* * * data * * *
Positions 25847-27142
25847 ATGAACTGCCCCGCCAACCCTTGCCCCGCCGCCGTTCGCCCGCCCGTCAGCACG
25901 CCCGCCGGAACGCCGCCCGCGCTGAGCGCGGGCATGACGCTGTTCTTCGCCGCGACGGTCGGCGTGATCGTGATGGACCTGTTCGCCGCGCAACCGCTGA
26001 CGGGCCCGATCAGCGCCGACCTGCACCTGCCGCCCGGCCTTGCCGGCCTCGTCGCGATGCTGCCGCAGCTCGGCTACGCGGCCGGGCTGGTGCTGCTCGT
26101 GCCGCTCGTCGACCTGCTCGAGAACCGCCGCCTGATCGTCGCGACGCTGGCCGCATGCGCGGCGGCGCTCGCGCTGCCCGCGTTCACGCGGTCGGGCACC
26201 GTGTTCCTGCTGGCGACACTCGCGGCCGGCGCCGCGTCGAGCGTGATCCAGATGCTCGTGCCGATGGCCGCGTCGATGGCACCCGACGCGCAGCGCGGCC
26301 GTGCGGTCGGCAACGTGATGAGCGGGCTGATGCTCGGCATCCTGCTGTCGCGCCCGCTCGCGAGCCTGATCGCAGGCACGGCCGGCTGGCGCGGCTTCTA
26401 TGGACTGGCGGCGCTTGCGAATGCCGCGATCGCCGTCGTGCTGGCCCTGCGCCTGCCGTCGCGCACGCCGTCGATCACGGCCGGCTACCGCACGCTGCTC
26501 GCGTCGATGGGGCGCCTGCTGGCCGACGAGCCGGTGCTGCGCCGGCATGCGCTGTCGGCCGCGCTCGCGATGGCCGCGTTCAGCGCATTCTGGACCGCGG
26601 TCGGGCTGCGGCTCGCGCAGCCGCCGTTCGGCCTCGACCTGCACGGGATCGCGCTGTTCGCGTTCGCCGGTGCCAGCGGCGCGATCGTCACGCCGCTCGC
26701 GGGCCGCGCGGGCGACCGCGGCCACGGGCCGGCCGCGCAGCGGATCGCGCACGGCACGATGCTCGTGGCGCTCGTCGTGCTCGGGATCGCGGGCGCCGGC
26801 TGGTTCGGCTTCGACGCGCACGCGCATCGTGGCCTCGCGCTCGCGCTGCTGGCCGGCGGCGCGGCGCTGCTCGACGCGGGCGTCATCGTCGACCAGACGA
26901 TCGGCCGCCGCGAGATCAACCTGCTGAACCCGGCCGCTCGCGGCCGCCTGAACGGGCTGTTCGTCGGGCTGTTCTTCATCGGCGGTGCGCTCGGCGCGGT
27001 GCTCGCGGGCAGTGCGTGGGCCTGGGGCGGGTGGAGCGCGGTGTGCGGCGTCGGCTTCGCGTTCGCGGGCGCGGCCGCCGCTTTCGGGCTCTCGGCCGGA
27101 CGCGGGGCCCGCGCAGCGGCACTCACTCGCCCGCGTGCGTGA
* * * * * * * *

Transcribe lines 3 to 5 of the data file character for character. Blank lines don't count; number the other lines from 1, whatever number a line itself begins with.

25901 CCCGCCGGAACGCCGCCCGCGCTGAGCGCGGGCATGACGCTGTTCTTCGCCGCGACGGTCGGCGTGATCGTGATGGACCTGTTCGCCGCGCAACCGCTGA
26001 CGGGCCCGATCAGCGCCGACCTGCACCTGCCGCCCGGCCTTGCCGGCCTCGTCGCGATGCTGCCGCAGCTCGGCTACGCGGCCGGGCTGGTGCTGCTCGT
26101 GCCGCTCGTCGACCTGCTCGAGAACCGCCGCCTGATCGTCGCGACGCTGGCCGCATGCGCGGCGGCGCTCGCGCTGCCCGCGTTCACGCGGTCGGGCACC